The only way to know for certain how much you should be spending on mobile vs. desktop is to look at your Google analytics. As well as showing you which keywords are leading to sales and what your cart abandonment metric looks like, Google displays other stats. It can give you a closer insight into where your customers are browsing from, and which devices they’re using.
While you’re working on making your ad campaign relevant to mobile or desktop users, don’t forget to adjust your bids based on location and time too. Look at the location data of your current campaigns and ask yourself whether certain areas are converting more than others. If they are, then it might be worth using long-form keywords with geographical words in them. For instance, “Best plumber in New York.”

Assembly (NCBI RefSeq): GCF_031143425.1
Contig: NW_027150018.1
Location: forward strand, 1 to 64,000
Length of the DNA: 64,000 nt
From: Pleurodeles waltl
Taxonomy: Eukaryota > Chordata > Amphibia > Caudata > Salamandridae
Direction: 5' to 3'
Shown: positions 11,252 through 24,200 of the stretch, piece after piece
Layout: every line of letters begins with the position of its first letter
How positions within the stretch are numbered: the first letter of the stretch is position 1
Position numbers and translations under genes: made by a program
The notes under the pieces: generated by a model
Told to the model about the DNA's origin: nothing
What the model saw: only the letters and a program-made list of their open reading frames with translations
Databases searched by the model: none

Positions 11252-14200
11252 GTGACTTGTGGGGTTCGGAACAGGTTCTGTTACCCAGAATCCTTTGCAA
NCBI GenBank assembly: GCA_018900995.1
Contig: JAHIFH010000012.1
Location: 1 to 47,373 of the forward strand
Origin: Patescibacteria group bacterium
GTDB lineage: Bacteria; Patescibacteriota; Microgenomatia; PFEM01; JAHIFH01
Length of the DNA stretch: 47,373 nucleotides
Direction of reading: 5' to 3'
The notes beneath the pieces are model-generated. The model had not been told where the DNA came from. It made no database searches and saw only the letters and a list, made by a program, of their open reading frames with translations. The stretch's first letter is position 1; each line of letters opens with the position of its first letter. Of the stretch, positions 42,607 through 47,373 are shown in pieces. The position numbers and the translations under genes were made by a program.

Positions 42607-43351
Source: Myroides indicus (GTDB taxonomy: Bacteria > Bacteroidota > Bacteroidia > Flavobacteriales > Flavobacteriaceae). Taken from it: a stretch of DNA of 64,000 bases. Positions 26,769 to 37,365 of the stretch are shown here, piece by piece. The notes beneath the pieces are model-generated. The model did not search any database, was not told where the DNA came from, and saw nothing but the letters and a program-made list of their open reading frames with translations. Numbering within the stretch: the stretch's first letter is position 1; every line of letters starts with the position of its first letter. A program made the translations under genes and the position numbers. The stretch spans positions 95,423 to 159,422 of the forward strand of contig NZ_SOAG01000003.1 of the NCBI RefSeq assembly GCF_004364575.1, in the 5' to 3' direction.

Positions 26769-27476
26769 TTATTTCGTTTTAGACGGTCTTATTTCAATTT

Boost the Quality Score of Ads
Finally, the better your quality score is for your Google ads, the lower your cost per clock will be, and the better your ROAS results. With that in mind, it’s essential to work on your quality score whenever you can. Google uses your ad quality score to determine where you should rank. A large part of the formula for campaign quality score is the relevance of your advertising.
If you want to boost ROAS, then start by structuring your campaigns to reach out to smaller, more targeted ad groups. This will help to ramp up the number of sales that you get, as the keywords will be more relevant to the specific needs of the customer in each ad campaign.